The first two episodes of “The Last Dance,” the 10-part documentary series about Michael Jordan and the Chicago Bulls‘ 1997-98 season, offered about the team, the players and the events surrounding the organization during their title run.
It also brought back plenty of memories for those involved — even tangentially. One of them was Hall of Famer Tracy McGrady, who was nearly traded to the Bulls ahead of the 1997-98 season. As the opening chapters of the documentary explained in detail, then-Bulls GM Jerry Krause wanted to start rebuilding after the 1996-97 campaign, and that included trading Scottie Pippen.
Krause’s plan almost came to fruition, as he apparently had a deal lined up prior to draft night in 1997 that would have sent out Pippen in return for McGrady. The main reason the trade never went through is because Michael Jordan vetoed the whole thing.
While that’s not a new story — Jonathan Abrams wrote about it in his book, Boys Among Men, and— the documentary was a reminder for McGrady of how his career nearly went in a completely different direction.
He shared his thoughts on ESPN’s “The Jump” on Monday afternoon:
“The first thing that stuck out to me, because I was almost a part of that, was that in 1997 Jerry Krause wanted to trade [Scottie] Pippen. It was said that if they went 82-0, no matter what, he was going to dismantle that team. And to me, it’s like, they just won two [straight] championships, going for their third, and you still want to dismantle the team? I thought it was all about winning, and winning ‘ships. And to Jerry Krause, I know he’s not here with us and he can’t defend himself, but to me, I had a personal connection because he tried to trade Scottie Pippen for me on draft night, so that really stuck out.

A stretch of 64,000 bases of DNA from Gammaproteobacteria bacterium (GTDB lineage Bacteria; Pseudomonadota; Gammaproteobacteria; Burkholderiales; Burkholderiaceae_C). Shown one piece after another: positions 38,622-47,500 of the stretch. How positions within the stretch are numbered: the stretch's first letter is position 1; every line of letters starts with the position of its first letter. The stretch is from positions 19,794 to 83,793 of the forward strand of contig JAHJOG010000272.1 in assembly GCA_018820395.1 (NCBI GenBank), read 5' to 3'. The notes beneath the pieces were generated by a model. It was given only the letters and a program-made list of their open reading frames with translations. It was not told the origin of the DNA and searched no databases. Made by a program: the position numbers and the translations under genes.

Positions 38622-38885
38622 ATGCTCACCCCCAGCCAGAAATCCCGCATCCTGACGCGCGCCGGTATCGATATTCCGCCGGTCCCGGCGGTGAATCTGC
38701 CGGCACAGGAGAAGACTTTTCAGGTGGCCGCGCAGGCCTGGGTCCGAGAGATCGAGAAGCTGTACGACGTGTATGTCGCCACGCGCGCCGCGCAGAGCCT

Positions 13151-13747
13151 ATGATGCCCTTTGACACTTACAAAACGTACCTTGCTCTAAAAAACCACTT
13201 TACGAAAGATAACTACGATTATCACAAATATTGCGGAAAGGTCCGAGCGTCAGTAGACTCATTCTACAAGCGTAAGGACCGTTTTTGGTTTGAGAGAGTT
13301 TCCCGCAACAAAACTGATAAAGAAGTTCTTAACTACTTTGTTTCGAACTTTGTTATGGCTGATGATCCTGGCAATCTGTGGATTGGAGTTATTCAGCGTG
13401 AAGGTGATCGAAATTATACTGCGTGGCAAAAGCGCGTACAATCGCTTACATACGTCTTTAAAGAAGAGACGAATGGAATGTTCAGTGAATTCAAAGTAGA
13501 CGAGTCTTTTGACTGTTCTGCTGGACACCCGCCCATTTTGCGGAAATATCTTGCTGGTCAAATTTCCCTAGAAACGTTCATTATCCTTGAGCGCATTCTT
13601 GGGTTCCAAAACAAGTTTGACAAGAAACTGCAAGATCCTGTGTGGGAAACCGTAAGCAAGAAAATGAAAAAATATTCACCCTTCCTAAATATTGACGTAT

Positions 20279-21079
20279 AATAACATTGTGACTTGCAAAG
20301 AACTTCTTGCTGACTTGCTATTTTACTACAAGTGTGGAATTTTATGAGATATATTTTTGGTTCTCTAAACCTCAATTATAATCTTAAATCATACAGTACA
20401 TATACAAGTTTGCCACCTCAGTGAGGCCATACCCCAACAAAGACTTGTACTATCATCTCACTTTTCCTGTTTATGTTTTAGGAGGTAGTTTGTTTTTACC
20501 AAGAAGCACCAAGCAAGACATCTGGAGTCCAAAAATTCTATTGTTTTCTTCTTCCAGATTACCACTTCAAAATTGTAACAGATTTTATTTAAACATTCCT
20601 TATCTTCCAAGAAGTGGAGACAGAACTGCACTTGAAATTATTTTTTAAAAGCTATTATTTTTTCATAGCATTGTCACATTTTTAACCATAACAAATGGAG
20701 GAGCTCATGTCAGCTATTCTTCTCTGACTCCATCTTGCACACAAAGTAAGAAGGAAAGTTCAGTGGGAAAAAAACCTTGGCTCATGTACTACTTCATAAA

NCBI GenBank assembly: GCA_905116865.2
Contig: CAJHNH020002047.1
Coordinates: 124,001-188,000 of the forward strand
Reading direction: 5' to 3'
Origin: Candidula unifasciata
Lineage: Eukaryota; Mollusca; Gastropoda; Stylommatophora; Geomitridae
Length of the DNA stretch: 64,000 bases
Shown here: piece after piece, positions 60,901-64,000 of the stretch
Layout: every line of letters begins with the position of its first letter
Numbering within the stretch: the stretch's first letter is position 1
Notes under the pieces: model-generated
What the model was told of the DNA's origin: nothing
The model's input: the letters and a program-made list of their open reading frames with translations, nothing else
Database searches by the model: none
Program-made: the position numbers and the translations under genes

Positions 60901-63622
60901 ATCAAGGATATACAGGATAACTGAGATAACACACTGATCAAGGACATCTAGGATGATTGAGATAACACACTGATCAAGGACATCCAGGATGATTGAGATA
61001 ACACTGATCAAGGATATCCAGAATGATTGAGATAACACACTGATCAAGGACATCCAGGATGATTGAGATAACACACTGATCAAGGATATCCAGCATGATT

“The last hours before draft night, I flew to Chicago and got a physical, and had conversations with Jerry Krause and everything. He was real serious about trying to get me in that draft. [Michael Jordan] axed it.”
Trying to imagine a future where that move actually happened is fascinating. Jordan and the Bulls probably don’t win their sixth ring in ’98, which impacts their legacies, but McGrady gets to learn from one of the greatest of all time. How does that change the trajectory of his career? And what about the team that gets Pippen? If it’s the Raptors, how does a Vince Carter-Scottie Pippen fare in a weakened Eastern Conference?
All of that would take weeks to try and analyze and sort through, and there are plenty of other subplots to think about as well. It’s safe to say it would have altered the history of the league in a major way.
But beyond the what ifs, the thing that might stick out the most about McGrady’s comments is that they reinforce how important this documentary is to so many people — players, coaches, executives on the team, those some way involved like McGrady and even viewers at home. Obviously the current circumstances aren’t what anyone wants, but it’s rare that we all get to experience something like this together.